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Dying to Be Men Gender and Language in Early Christian Martyr Texts

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ISBN-10: 0231144989

ISBN-13: 9780231144988

Edition: 2008

Authors: L. Stephanie Cobb

List price: $65.00
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At once brave and athletic, virtuous and modest, female martyrs in the second and third centuries were depicted as self-possessed gladiators and athletes who the same time exhibited the quintessentially "womanly" qualities of modesty, fertility, and beauty. L. Stephanie Cobb explores the double embodiment of "male" and "female" gender ideals in these figures, connecting them to Greco-Roman virtues and the construction of Christian group identities. Martyrologies strategically place martyrs-male and female alike-as virile combatants in the masculine environment of the amphitheater. They also illustrate masculinity through the language of justice, resistance to persuasion, and-more subtly but most effectively-the juxtaposition of "unmanly" individuals (usually slaves, the old, or the young) with those at the height of male maturity and accomplishment (such as the governor or the proconsul). Imbuing female martyrs with the same strengths as their male counterparts served a vital function in Christian communities. Faced with the possibility of persecution, Christians sought to inspire worshippers to be manly, yet within the community itself, traditional gender roles were maintained. Christian women needed to be braver than pagan and Jewish men, yet they were also expected to be womanly in relation to the men of their own communities. Cobb's investigation reveals how gendered language in early Christian martyrologies was used to lay claim to social power.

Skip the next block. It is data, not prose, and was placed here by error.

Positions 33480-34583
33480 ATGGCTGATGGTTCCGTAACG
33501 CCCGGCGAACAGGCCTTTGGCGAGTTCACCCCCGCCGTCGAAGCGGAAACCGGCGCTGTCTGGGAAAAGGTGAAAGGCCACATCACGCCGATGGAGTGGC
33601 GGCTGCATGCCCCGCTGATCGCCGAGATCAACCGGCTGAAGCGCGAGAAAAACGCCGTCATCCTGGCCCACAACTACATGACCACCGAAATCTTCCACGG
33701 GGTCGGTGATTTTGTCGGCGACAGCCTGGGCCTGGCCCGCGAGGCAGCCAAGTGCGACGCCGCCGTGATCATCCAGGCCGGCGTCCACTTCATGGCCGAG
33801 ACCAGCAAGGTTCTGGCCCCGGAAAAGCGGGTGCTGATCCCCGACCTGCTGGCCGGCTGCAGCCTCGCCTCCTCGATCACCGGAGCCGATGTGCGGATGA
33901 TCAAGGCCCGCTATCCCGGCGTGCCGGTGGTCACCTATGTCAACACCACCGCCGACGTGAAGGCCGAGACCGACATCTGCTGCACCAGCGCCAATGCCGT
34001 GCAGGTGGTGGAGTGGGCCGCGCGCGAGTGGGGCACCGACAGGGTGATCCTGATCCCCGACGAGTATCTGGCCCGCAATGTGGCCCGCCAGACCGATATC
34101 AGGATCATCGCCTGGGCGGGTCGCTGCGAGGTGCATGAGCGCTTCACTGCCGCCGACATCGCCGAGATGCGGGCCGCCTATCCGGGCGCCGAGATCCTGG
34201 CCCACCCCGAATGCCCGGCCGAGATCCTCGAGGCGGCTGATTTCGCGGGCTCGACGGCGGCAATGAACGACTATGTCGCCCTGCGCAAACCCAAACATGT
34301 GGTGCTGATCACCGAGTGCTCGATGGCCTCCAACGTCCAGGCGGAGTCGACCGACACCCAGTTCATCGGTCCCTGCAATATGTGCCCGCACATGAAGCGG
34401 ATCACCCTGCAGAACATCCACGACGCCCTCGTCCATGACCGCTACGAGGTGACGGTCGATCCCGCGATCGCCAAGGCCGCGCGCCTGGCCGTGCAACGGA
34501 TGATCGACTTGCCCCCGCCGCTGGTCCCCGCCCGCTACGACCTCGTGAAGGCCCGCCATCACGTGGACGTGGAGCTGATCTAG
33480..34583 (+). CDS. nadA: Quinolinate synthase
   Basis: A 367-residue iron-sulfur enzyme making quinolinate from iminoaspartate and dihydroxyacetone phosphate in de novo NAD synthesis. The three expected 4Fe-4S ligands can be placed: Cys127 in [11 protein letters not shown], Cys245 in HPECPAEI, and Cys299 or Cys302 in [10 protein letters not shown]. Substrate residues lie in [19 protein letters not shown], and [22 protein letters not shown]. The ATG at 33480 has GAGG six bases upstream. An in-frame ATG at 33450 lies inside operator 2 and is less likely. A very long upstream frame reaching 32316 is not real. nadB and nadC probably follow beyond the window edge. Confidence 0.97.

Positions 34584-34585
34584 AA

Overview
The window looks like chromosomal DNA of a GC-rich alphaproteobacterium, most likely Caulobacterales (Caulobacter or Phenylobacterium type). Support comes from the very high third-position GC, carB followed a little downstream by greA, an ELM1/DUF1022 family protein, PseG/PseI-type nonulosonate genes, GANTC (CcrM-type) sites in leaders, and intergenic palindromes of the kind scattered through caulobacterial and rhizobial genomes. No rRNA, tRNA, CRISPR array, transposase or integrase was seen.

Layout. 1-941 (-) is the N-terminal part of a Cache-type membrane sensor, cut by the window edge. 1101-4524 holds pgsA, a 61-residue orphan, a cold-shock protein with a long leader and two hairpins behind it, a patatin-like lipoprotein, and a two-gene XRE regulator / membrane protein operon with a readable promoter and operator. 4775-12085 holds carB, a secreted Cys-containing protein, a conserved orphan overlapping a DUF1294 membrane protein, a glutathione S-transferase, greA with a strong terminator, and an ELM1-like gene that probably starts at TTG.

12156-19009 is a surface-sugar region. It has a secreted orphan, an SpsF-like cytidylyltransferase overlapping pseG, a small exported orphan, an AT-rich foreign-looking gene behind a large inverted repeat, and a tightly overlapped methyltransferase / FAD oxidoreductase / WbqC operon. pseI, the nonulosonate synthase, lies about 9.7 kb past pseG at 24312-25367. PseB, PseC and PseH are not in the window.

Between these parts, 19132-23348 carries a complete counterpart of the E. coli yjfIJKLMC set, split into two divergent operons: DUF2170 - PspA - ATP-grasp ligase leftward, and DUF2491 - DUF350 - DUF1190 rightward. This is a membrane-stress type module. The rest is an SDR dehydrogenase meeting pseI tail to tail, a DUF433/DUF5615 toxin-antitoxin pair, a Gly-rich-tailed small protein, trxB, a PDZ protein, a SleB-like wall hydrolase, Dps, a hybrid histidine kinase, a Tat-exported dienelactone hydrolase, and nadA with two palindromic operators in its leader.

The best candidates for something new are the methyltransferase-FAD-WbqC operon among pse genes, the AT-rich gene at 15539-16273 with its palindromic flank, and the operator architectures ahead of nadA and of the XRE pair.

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Book details

List price: $65.00
Copyright year: 2008
Publisher: Columbia University Press
Publication date: 9/4/2008
Binding: Hardcover
Pages: 224
Size: 6.00" wide x 9.00" long x 0.75" tall
Weight: 0.990
Language: English

Introduction: Constructing Identity Through Cultural Appropriation
Scholarship and Early Christian Martyrologies
Martyrdom and Identity Formation
Christianity and the Roman World: Appropriation or Subversion?
What Is a Christian? Constructing a Christian Identity
Constructing Social Identity
Social Identity Theory Applied
Sex and Gender in Antiquity
Noble Athletes: Gladiatorial, Athletic, and Martial Imagery in the Martyr Acts
Martyrdom and the Amphitheater
The Gladiator in Antiquity
The Athlete and the Soldier in Antiquity
Be a Man: Narrative Tools of Masculinization in Early Christian Martyr Acts
Masculinity and Virtue
Constructing Masculinity by Comparison
Putting Women in Their Place: Masculinizing and Feminizing the Female Martyr
Conclusion: Gender and Language in Early Christian Martyr Texts